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Year : 2017  |  Volume : 6  |  Issue : 9  |  Page : 26-30

Morbidity and mortality pattern among young adolescents at the emergency pediatric unit of a tertiary care facility in Abuja, Nigeria

Department of Paediatrics, University of Abuja Teaching Hospital, Gwagwalada, Abuja, Nigeria

Correspondence Address:
Uduak M Offiong
Department of Paediatrics, University of Abuja Teaching Hospital, Gwagwalada, Abuja
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Source of Support: None, Conflict of Interest: None

DOI: 10.4103/nnjcr.nnjcr_1_16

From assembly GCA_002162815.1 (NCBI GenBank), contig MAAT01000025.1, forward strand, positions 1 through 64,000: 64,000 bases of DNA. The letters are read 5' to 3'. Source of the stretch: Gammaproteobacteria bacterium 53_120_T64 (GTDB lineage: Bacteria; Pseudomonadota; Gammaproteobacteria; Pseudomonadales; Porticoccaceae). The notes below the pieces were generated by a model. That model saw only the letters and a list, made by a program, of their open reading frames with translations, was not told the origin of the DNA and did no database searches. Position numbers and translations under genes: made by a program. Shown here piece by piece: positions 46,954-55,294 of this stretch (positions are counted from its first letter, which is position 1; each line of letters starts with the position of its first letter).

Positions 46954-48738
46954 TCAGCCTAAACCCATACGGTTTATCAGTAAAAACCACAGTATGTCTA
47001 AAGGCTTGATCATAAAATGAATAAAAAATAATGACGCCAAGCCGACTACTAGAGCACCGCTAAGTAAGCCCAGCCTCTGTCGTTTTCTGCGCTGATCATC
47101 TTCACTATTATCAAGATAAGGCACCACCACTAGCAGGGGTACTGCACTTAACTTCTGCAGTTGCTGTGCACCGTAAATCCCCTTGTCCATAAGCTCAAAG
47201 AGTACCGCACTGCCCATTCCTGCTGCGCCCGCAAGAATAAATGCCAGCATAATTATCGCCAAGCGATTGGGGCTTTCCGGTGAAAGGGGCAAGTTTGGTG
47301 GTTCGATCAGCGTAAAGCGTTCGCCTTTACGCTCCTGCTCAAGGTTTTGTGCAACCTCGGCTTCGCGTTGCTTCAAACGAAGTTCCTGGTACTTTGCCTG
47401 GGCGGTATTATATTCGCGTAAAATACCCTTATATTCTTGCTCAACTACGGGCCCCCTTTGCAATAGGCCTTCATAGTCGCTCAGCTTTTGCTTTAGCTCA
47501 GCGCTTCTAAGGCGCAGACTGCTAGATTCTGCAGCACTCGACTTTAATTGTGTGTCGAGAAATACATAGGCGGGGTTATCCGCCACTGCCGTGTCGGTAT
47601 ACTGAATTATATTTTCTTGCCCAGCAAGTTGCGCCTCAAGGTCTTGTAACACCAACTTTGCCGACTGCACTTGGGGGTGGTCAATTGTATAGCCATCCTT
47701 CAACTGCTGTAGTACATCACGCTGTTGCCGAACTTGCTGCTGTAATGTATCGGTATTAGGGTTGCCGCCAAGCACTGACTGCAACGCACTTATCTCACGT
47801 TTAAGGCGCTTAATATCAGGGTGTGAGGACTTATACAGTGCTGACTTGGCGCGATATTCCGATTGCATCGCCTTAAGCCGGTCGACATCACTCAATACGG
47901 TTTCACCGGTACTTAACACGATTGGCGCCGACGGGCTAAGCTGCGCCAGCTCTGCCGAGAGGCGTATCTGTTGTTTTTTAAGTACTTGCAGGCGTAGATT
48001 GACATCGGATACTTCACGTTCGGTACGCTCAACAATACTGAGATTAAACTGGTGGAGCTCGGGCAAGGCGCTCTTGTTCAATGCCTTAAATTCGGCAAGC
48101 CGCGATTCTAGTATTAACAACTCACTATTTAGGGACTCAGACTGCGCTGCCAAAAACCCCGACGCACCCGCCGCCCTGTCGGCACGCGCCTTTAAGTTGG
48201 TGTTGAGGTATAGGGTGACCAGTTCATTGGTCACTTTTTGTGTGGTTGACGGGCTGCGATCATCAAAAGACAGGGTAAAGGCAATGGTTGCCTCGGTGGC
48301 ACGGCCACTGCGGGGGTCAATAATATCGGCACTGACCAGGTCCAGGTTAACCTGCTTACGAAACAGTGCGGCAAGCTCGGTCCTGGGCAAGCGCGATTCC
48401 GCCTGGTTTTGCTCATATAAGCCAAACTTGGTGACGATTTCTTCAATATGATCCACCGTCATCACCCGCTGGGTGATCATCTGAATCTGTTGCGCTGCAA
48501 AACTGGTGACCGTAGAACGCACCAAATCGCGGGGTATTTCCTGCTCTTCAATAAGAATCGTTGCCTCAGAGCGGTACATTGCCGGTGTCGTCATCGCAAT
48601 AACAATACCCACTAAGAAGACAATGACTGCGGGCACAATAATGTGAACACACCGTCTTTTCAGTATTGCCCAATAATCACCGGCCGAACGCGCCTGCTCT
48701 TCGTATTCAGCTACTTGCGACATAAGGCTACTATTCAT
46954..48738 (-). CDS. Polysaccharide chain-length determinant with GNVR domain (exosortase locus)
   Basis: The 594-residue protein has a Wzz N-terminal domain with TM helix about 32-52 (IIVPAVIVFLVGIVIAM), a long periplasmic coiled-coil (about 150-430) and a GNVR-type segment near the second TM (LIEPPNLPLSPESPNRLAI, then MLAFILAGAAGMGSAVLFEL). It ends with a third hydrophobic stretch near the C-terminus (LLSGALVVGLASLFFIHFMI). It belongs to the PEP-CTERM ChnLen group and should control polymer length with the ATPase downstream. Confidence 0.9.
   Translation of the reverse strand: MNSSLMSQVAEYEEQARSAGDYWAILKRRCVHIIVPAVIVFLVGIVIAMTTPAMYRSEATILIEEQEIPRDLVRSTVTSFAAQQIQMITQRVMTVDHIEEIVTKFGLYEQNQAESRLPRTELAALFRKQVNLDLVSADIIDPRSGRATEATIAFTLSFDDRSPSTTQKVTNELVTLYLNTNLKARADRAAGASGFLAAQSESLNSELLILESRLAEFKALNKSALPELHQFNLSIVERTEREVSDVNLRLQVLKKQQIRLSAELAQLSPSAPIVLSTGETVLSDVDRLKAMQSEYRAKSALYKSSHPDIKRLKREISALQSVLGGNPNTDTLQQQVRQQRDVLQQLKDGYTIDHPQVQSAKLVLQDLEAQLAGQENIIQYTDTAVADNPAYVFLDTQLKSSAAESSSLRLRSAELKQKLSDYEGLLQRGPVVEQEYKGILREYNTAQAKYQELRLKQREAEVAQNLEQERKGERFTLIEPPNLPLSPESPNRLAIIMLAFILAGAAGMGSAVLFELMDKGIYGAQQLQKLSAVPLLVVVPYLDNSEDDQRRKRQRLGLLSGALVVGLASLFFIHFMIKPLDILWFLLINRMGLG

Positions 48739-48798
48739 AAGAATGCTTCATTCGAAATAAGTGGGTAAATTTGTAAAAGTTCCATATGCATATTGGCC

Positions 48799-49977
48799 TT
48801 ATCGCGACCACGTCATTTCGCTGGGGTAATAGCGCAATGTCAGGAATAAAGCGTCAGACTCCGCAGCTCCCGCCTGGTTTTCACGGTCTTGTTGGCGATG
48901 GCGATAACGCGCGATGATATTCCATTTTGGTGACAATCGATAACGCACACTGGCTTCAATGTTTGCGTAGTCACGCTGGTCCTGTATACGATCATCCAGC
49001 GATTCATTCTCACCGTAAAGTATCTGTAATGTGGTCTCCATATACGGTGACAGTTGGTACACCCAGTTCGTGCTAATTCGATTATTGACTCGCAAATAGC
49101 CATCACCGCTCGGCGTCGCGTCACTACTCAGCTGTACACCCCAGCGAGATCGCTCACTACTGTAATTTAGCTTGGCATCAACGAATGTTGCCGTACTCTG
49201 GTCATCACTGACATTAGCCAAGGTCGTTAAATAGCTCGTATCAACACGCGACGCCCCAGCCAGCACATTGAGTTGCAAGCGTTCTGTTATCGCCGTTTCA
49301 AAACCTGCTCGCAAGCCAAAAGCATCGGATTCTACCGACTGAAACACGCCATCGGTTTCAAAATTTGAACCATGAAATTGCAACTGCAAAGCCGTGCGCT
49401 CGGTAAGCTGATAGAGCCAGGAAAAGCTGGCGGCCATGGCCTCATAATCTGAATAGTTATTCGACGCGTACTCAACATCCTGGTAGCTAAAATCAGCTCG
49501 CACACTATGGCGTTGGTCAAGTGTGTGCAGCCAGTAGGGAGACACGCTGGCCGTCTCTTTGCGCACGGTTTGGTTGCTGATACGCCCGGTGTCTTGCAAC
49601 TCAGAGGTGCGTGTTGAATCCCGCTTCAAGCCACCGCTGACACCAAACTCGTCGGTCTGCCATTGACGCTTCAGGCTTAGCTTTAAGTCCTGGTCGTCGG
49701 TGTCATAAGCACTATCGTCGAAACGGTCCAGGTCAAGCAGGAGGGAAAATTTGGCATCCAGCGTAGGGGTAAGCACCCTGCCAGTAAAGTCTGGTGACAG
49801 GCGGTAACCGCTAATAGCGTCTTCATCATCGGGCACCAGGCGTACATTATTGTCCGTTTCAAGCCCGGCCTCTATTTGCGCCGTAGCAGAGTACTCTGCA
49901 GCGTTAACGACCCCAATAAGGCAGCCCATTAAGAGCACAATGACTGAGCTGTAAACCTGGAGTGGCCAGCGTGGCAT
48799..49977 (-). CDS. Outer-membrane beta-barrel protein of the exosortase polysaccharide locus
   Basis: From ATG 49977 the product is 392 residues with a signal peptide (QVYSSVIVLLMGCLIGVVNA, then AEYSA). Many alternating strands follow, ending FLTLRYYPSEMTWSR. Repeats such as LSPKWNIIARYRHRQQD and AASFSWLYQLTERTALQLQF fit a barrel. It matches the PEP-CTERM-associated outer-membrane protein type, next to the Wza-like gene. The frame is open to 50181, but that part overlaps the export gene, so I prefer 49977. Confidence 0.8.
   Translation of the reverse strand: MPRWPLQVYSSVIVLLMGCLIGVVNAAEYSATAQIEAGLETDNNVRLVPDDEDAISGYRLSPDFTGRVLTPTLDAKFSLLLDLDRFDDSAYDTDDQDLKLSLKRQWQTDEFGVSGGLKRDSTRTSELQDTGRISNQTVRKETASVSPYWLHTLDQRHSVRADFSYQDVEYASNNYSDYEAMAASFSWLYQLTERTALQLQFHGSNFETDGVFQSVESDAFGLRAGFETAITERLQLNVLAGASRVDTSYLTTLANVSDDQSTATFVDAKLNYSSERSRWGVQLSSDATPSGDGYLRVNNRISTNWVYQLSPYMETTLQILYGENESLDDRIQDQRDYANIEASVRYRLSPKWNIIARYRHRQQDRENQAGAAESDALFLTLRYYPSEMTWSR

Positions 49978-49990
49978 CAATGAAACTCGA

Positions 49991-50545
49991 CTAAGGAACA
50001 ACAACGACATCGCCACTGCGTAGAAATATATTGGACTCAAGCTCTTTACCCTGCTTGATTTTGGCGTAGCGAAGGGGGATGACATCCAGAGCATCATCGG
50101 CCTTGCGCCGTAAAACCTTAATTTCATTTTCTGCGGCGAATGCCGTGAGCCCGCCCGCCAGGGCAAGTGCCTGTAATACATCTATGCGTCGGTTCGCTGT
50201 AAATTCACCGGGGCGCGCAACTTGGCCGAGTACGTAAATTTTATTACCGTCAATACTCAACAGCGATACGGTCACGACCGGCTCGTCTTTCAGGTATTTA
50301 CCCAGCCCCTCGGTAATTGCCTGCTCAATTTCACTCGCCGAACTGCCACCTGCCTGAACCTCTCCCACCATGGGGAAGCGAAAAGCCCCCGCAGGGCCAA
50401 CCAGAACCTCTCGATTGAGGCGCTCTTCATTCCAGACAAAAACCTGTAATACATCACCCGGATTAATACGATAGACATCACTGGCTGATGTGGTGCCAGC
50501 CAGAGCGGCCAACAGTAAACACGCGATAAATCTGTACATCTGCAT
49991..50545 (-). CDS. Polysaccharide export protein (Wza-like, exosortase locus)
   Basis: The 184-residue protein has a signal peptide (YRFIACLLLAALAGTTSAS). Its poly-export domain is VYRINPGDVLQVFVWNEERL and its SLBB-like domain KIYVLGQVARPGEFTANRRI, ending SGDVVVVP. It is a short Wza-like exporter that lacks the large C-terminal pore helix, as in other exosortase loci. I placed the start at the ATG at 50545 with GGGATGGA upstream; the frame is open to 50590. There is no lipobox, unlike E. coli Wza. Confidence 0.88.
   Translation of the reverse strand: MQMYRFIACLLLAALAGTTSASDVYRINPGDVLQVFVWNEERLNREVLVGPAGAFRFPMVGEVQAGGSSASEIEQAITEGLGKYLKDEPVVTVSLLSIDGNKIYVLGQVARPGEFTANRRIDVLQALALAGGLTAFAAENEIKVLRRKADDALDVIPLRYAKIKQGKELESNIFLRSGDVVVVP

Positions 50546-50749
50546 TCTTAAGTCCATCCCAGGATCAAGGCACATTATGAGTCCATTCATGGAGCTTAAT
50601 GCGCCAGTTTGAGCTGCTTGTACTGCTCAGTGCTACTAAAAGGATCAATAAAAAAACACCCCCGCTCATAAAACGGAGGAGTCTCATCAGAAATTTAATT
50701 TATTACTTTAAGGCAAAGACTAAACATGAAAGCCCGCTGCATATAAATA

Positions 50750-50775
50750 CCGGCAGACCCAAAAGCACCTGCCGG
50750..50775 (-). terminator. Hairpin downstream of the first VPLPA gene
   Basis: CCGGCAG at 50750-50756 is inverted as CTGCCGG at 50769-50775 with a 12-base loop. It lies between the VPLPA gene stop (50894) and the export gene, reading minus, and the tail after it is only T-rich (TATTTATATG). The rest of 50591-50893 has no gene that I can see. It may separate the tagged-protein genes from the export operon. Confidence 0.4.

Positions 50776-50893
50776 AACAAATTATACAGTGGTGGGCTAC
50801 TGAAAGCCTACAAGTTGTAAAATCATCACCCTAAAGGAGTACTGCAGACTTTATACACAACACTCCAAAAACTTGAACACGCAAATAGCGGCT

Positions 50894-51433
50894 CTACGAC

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Background/Aims: The period of adolescence can be described as the transition from childhood to adulthood. This transition also comes with changes in the health needs of this group due to their unique biological, psychological, and social characteristics. Defining morbidity and mortality burden in adolescents will help identify their health needs. In developing countries, this information is lacking and hence our study is to describe the emergency room morbidity/mortality pattern among pediatric unit adolescent patients at the emergency of our health institution. Materials and Methods: A retrospective study reviewing case notes and admission records of children aged 10–16 years presenting between January 2008 and December 2012 in the emergency pediatric unit in the University of Abuja Teaching Hospital Gwagwalada was conducted. Both demographic and clinical data on indications for admission were extracted and entered into Microsoft Excel 2007. Data are presented in percentages. Results: Four hundred and eighty-nine adolescents were seen during the study. There were 285 (58.3%) males and 204 (41.7%) females. The major causes of morbidity and mortality were infectious diseases with malaria and septicemia ranking highest. Tetanus was more prevalent in males than females. Sickle cell anemia was the most common noncommunicable disease (NCD) in the study population. Mortality rate was 8.8% with 60.5% occurring in males. Conclusion: Infectious diseases are still a cause of morbidity and mortality in the adolescent population. Tackling infection is necessary while taking steps to control the emergence of NCD among childhood survivors.

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